Finally, while many states have become more closely bonded because of these strategic alliances, contemporary international conflicts, particularly those associated with combatting radical extremism and terrorism, have strained many of these long-standing partnerships. As a result, NATO and alliances like it may soon cease to exist as we currently know them.
Brzezinski, Zbigniew. 2009. “An Agenda for NATO.” Foreign Affairs 88 (5): 2–20.
De Nevers, Renée. 2007. “NATO’s International Security Role in the Terrorist Era.” International Security 31, no. 4 (2007): 34-66.
Krause, Keith. 2002. “Multilateral Diplomacy, Norm Building, and UN Conferences: The Case of Small Arms and Light Weapons.” Global Governance 8 (2) (Apr): 247-263.
Miller, Lynn H. 1999. “The Idea and the Reality of Collective Security.” Global Governance 5 (3) (Jul): 303-332.
Morrow, James D. 1993. “Arms versus Allies: Trade-Offs in the Search for Security.” International Organization 47 (2): 207-233.
Thompson, Alexander. 2006. “Coercion Through IOs: The Security Council and the Logic of Information Transmission.” International Organization 60 (1): 1–34.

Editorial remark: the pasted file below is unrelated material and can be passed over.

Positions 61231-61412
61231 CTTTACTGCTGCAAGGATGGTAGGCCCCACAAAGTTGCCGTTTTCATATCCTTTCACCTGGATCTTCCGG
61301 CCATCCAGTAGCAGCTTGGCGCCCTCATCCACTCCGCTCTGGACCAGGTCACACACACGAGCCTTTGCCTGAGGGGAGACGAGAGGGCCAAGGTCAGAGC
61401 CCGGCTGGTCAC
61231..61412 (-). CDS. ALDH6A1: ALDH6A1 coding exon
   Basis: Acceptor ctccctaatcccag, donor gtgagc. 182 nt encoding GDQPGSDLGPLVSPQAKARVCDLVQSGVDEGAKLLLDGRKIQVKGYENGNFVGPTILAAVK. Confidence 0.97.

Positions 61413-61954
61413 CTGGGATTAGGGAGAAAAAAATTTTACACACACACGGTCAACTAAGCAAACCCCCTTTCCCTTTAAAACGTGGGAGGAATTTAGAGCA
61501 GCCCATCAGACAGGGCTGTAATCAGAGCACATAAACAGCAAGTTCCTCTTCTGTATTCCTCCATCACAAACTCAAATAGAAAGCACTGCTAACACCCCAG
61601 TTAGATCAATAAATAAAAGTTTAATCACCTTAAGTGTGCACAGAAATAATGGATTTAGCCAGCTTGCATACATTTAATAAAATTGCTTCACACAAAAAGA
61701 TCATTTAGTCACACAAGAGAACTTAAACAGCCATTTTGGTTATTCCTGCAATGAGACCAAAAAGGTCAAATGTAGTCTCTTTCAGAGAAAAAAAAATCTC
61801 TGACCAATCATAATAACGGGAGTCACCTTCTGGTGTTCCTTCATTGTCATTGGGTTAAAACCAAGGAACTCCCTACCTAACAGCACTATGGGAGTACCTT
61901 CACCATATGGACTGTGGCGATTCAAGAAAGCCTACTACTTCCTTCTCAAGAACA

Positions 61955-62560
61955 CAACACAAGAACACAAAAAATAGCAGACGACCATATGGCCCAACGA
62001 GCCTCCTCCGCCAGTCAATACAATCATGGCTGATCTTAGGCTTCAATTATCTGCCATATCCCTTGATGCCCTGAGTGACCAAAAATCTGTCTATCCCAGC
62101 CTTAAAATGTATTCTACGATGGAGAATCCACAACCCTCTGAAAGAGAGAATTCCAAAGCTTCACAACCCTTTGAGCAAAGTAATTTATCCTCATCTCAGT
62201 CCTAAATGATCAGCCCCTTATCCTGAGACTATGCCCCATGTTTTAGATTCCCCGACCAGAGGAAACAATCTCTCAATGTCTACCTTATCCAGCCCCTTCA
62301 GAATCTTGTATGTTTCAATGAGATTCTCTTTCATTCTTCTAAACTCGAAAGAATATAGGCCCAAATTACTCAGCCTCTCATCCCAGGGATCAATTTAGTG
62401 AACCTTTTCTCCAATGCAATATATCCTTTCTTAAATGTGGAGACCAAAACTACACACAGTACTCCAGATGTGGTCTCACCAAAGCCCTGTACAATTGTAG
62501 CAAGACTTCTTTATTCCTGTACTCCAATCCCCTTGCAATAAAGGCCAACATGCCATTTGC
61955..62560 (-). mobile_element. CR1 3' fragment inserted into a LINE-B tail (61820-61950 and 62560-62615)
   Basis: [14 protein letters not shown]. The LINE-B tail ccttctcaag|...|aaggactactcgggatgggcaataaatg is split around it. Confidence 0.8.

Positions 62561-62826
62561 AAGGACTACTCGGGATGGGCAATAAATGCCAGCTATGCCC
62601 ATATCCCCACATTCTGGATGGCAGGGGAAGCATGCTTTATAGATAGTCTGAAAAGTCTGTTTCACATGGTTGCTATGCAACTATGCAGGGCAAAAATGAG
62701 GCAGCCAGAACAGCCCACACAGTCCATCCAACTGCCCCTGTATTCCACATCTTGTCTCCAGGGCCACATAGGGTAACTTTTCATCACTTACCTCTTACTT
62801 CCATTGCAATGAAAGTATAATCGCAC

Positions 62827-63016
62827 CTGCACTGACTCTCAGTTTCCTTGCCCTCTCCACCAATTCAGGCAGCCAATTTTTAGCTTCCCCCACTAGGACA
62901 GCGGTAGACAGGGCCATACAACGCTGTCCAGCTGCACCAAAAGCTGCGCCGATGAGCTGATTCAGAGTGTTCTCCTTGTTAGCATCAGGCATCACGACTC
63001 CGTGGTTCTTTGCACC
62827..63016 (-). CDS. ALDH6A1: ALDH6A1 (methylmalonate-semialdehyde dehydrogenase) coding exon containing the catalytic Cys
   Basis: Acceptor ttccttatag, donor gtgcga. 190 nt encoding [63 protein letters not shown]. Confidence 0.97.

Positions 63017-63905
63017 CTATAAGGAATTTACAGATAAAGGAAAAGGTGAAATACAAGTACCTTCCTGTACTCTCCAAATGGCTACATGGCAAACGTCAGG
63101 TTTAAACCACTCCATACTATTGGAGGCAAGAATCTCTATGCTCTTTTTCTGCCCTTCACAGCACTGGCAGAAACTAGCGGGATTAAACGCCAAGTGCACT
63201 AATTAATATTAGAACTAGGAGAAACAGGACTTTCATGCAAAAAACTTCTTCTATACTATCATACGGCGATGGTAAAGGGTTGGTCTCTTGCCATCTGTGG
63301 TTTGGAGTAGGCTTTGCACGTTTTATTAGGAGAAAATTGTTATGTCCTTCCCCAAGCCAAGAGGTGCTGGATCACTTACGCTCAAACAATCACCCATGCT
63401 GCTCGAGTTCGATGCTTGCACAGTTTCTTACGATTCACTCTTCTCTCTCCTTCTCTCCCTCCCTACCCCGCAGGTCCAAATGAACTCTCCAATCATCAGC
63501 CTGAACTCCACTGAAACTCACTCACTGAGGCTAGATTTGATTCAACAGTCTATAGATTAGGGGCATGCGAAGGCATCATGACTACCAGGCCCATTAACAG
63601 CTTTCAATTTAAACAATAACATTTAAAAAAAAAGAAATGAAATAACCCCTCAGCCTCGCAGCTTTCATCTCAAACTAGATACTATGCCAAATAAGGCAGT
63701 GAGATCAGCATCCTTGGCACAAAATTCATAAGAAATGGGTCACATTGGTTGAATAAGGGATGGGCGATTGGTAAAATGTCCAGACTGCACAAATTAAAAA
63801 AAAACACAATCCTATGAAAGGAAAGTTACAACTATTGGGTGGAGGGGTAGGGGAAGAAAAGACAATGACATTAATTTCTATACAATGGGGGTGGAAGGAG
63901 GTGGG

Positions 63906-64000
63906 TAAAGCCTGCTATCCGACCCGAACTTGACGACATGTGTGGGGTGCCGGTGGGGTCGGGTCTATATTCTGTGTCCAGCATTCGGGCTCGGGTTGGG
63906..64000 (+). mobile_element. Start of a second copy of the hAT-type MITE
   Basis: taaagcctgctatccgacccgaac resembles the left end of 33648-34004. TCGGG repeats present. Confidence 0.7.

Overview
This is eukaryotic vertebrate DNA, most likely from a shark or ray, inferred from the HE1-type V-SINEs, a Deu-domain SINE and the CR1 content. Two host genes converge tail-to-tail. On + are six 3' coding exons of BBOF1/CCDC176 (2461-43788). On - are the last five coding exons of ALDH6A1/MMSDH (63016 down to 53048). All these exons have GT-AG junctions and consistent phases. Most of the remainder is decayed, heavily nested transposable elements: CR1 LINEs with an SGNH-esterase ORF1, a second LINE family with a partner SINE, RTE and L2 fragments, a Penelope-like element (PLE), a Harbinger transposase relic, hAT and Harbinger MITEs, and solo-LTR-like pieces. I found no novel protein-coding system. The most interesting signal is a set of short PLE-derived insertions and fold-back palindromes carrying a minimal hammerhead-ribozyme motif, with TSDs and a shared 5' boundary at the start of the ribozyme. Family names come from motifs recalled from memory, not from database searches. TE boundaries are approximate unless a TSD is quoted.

Wallander, Celeste A. 2000. “Institutional Assets and Adaptability: NATO after the Cold War.” International Organization 54, no. 4 (2000): 705-35.
Ben is a former U.S. Army Mountain Infantry Platoon Sergeant and served in domestic and overseas roles from 2001-2018, including, from 2003-2005, as a sniper section leader. Besides his military service, Mr. Varlese worked on the U.S. Ambassador to Iraq’s protective security detail in various roles, and since 2018, he has also provided security consulting services for public and private sectors, including tactical training, physical and information security, executive protection, protective intelligence, risk management, insider threat mitigation, and anti-terrorism. Mr. Varlese earned a B.A. and an M.A. in Intelligence Studies from American Military University, a graduate certificate in Cyber Security from Colorado State University, and is currently in his second year of AMU’s Doctorate of Global Security program.
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The End of NATO? Crafting Effective Security Agreements in an Era of Distrust • The Havok Journal is written by Ben Varlese for havokjournal.com